According to him, Israel’s long-term goal is not to prove to people that it is right but, rather, to show them the country and encourage them to interact with it.

“It is true that Israel doesn’t invest enough budget into the Foreign Ministry,” he said. “We should have an empowered Foreign Ministry that is actually being funded to get the word out and engage with the community.”

Azani also pointed out that more financial means also will attract more well-trained people to lead the campaign.

“Luckily for us, the fact that we have StandWithUs and other organizations can somehow cover up for the loss.”

However, in times when the Israeli- Palestinian conflict exacerbates public opinion of the country, speaking about the Israeli fashion scene or Israel as the “Start-Up Nation,” Azani said, is not an effective approach.

“It is about the struggle to tell Israel’s story, to erase the thought that somehow Israel is to blame for what’s happening from people’s mind,” he explained. “We want people to understand that when Mohamed Merah executed three kids and a teacher in front of a Jewish school in Toulouse, he had the same mind-set as the 16-yearold Palestinian who comes from Givat Ze’ev with a knife to stab an 18-year-old Israeli.”

Azani added that beyond advocating for Israel among the non-Jewish community across the world, the Jewish community itself is also a big part of the StandWithUs target audience.

“Israel is not an integral part of everybody’s life, and many Jews haven’t even been to Israel,” he said. “People don’t see anti-Semitism to be so close, or at least they don’t feel it in their everyday lives, even if it does exist.”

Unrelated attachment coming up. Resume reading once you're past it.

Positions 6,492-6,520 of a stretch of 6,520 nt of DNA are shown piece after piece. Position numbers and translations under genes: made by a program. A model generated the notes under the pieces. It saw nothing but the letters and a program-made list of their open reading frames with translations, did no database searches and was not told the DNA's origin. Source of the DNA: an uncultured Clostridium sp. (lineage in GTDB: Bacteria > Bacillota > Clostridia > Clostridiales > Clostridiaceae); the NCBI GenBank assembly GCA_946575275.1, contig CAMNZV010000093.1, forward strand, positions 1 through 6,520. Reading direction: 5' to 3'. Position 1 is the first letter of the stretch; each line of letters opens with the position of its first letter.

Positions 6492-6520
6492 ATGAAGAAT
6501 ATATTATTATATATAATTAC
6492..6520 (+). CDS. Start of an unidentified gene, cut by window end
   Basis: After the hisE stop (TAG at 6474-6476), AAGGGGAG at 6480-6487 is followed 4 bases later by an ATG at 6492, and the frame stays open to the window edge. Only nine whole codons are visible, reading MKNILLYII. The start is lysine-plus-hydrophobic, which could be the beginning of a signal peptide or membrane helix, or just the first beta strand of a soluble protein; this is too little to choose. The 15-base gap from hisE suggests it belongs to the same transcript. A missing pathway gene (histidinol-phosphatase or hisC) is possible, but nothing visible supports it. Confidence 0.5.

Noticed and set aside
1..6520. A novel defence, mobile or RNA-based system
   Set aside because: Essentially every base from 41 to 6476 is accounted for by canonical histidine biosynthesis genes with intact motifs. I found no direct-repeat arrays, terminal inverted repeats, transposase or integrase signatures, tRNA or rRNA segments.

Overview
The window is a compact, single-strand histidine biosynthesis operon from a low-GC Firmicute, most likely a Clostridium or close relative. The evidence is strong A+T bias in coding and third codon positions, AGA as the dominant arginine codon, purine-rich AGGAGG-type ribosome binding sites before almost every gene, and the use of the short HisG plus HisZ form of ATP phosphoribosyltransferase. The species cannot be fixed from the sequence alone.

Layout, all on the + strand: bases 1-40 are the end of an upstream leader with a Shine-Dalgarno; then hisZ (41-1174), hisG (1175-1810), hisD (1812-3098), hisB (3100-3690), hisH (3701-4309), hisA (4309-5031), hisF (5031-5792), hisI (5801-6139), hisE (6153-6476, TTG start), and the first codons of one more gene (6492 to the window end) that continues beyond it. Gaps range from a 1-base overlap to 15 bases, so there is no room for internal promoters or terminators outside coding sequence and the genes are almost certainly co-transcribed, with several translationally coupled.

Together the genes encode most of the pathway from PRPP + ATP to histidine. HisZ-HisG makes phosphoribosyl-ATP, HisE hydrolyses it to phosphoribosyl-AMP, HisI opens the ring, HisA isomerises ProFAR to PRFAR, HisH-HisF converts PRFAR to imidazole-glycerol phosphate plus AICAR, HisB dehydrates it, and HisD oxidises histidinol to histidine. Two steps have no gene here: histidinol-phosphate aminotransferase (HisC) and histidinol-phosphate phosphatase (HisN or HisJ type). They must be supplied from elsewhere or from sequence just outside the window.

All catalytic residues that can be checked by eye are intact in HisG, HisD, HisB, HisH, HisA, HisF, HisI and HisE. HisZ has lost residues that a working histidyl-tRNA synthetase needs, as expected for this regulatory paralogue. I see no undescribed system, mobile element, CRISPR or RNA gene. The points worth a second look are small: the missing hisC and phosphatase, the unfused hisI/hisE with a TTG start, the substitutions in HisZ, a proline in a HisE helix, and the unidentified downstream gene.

“So we ask ourselves: How can we make our youngsters today still feel Israel is relevant for their lives?” he told the Post.

Azani stressed that StandWithUs is not a political organization, and all of its activities are conducted “under the banner of education.” It strives to “build the pro-Israel community of the future.”

“We teach that every interaction is an opportunity, and you should use it well,” he said. “Contrary to what people tell us, Israel does not contradict the notion of social justice: Israel and social justice go hand in hand.”

“Israel and fun and smiles go hand in hand,” he continued. “And even though we face a difficult strategic situation, this doesn’t mean we lack any of the traits that allow us to build bridges with other communities.”